What is Digital Infrared Thermal Imaging, or Thermography?
Digital Infrared Thermal Imaging (DITI), or Thermography, is the detection and study of heat patterns of the body. They help indicate normal or abnormal activity in the underlying tissue.
Why Use Digital Infrared Thermal Imaging?
Thermography will improve the effectiveness of your current screening methods. It is painless & safe.
Thermography has been approved by the FDA in the United States since 1982 for recording temperature readings of the human body.
Thermography can be a Biological Risk Indicator. Thermography of the Breast is a physiological test that assesses signs of disease development at the cellular stage.
Thermal imaging of the breast (or any other part of the body), is completely noninvasive, making it safe for all women, especially those requiring more frequent monitoring, or who cannot tolerate radiation exposure and/or are challenged by the extremely high levels of DNA damaging Alpha Particle radiation and the dangerous issues associated with compression of sensitive breast tissue.
Thermography examines areas of breast tissue in the upper chest, lymph and underarm areas that may not be part of some other screening protocols.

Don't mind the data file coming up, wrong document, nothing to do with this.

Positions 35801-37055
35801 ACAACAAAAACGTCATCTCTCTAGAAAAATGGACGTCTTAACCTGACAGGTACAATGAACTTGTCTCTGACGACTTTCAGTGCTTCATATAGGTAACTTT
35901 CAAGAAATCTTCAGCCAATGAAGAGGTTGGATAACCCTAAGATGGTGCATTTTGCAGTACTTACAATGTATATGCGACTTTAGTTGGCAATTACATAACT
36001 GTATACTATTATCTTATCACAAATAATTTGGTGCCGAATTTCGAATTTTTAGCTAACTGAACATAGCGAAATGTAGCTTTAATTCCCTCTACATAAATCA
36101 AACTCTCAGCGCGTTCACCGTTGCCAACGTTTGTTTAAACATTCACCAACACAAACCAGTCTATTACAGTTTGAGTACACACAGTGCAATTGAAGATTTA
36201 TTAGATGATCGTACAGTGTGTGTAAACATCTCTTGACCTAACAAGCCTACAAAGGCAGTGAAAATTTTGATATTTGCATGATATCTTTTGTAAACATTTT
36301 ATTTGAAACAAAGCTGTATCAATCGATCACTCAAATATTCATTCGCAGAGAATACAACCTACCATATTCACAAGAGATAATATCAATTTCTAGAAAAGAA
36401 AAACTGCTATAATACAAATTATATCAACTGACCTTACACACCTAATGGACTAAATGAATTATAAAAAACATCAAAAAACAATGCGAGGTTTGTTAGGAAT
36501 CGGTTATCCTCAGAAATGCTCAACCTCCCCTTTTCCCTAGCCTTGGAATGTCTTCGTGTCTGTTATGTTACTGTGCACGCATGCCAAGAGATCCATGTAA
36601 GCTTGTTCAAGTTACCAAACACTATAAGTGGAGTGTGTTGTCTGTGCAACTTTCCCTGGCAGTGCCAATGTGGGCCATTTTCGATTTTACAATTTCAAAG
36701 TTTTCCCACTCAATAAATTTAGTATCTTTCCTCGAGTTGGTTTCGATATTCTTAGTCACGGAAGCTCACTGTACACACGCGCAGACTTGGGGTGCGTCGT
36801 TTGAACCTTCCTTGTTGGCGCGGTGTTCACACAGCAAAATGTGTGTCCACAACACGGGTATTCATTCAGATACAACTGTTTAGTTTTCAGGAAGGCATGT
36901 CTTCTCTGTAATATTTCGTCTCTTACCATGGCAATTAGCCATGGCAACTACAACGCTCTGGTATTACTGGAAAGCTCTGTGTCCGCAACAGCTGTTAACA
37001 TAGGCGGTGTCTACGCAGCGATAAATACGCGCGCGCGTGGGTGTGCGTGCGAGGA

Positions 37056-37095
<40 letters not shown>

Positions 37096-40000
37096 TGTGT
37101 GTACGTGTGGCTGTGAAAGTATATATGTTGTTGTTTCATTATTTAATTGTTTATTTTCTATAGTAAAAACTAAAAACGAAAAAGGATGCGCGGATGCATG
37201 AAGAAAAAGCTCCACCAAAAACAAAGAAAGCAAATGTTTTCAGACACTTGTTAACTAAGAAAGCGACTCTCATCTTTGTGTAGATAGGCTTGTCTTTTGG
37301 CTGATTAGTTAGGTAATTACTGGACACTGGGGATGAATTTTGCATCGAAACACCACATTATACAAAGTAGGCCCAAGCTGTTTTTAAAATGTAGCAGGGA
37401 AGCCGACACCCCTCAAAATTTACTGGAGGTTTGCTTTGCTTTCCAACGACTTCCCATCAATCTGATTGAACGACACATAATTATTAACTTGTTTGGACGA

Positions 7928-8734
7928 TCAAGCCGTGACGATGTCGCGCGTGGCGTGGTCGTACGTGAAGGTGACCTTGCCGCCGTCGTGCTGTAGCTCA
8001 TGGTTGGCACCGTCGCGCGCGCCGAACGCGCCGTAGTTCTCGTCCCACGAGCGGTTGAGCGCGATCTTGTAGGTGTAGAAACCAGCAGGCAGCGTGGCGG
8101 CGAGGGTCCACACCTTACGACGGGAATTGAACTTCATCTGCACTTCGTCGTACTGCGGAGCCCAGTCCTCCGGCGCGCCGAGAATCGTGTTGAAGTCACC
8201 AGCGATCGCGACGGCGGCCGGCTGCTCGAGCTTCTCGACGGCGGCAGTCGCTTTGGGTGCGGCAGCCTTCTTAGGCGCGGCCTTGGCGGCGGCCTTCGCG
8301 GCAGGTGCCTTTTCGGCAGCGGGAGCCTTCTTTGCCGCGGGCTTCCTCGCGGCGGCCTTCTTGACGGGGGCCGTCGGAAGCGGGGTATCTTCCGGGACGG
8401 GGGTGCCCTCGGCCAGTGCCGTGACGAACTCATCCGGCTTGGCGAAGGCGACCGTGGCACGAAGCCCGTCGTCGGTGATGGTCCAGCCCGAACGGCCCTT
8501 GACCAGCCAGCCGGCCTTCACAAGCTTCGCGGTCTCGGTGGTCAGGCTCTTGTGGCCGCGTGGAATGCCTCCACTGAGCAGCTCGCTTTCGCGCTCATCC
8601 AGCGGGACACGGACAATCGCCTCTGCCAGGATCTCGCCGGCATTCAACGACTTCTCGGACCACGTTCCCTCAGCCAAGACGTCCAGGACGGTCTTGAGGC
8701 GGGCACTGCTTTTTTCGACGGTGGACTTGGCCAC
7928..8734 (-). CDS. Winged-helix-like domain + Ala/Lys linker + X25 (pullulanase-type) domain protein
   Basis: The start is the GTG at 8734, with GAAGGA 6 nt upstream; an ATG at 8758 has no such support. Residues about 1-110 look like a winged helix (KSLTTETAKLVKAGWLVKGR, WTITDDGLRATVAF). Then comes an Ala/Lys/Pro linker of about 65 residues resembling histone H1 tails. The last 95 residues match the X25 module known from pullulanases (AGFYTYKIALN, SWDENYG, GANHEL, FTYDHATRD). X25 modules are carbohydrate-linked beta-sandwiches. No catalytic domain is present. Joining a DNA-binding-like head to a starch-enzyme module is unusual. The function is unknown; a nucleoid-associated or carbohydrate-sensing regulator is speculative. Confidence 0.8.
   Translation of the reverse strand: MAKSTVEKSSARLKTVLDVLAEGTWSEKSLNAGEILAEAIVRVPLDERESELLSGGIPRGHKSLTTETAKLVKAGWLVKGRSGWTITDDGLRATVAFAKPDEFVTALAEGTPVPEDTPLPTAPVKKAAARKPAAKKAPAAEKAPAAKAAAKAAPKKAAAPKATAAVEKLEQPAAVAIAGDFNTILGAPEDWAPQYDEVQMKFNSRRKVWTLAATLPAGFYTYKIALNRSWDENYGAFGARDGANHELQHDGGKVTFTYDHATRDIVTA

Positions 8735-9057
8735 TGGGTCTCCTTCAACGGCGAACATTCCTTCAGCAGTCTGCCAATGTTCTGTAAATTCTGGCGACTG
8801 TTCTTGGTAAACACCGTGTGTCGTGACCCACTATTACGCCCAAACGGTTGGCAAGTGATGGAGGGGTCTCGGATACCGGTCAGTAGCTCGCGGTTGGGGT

How does thermal imaging work?
The camera of choice used by Sunstate Thermal Imaging is specifically designed for thermal imaging of the human body in the clinic situation. The camera captures a thermal picture of body heat and displays the thermal patterns on a computer screen in the form of a digital image for analysis.
What happens is the cells of your body produce heat through their normal day to day activity. Abnormal and diseased cells usually produce much more heat in their early development and that is long before an anatomical marker, which can be seen by mammmography, can form.
Before the onset of most abnormal growth, suspect cells will stimulate new blood vessels to grow, reopen unused blood vessels and maintain those blood vessels already in use.
Some of these diseases build extensive network of blood vessels in the area it will begin to grow. Some diseases need more blood flow than normal cells to support their rapid growth. Very simply, where there is more blood, there is more heat. Thermal Imaging examiners take particular note of these “hot spots” which may often be early signs of abnormal activity. This activity has been shown to begin many years before anatomical change, and before any warning signs can be shown by most other screening methods.